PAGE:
December 28, 2010

Book Review: “Whale Done”

A while back I was going through a bit of a crisis of faith, at least in the football context. I was having a real hard time coaching my position the way that our HC wanted me to do it, which felt exceedingly negative and overall-dick-ish. I'm pretty good a putting on a faƧade/war face in most situations, but my problem was that I'm very fond of the two kids that we had starting at ILB. One played for me for four years, the other is a hard-working, charming, tough kid that I'd coached in a limited role as a freshman and almost started for me as a sophomore. I had a hard time doing what, to me, consisted of constantly running them down. I don't like being negative in that fashion, I prefer to coach and treat people differently.

This resulted in a lot of conflicts with me and the HC, some internal and some external. I got yelled at, a lot. It wasn't uncommon for me to a tongue-lashing in practice at least once a week. Eventually, I got assigned to coach the OLBs and another coach took over the ILBs, which upset me and both of the starters a great deal. I took it in stride, but I became pretty resolved to find a different way to do things. I wanted to find examples from anyone I could that would show me how I can be a positive coach and still be a winner. So, a shopping spree at Amazon resulted in several books by or about John Wooden, John Gagliardi (more on both at another date), and Whale Done! By Ken Blanchard.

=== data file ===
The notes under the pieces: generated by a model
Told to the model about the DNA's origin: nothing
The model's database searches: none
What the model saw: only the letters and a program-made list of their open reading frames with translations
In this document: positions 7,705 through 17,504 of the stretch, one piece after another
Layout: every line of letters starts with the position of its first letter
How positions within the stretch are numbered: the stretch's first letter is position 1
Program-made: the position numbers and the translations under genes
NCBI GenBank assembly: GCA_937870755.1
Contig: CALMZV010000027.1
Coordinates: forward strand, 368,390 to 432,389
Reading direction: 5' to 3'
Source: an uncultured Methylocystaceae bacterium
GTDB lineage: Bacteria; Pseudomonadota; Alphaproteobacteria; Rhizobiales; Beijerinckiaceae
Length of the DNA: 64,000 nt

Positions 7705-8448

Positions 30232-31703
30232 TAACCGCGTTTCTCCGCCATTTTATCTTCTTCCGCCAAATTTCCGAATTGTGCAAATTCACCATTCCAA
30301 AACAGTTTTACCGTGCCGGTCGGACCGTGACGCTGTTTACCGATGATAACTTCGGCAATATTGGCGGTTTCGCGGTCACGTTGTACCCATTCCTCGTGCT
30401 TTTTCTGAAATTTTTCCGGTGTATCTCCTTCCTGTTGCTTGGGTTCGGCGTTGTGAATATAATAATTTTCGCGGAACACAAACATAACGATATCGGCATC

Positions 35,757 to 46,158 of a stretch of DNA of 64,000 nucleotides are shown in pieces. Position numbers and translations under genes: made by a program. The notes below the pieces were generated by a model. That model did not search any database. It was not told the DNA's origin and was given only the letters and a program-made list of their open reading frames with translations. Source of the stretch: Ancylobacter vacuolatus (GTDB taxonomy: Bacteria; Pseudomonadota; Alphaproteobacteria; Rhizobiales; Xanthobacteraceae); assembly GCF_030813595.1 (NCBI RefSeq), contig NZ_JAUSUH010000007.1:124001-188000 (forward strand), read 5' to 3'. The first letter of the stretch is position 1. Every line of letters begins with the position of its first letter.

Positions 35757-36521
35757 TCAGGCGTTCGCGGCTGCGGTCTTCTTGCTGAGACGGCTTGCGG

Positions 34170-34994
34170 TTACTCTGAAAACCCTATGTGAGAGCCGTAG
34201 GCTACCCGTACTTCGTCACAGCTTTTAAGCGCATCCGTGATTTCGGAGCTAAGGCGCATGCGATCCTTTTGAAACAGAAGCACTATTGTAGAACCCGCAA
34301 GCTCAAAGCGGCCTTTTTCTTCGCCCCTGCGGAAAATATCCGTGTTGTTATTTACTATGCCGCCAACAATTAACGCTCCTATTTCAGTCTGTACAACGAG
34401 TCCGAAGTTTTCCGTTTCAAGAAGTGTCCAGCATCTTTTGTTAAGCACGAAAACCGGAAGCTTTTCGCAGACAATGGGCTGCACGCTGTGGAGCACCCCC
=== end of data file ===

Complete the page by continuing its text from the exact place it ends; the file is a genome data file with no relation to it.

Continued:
http://www.amazon.com/Whale-Done-Power-Positive-Relationships/dp/074323538X/ref=sr_1_1?ie=UTF8&qid=1292960129&sr=8-1

Whales? WTF?

Yep. Whales. Blanchard uses the example set by the whale trainers at SeaWorld to lay out his philosophy of positive training. In a nutshell, the philosophy is this: by emphasizing the positive, ignoring the negative, and redirecting the rest, we can build positive relationships with our subordinates and loved ones that enable us to experience a better way of being.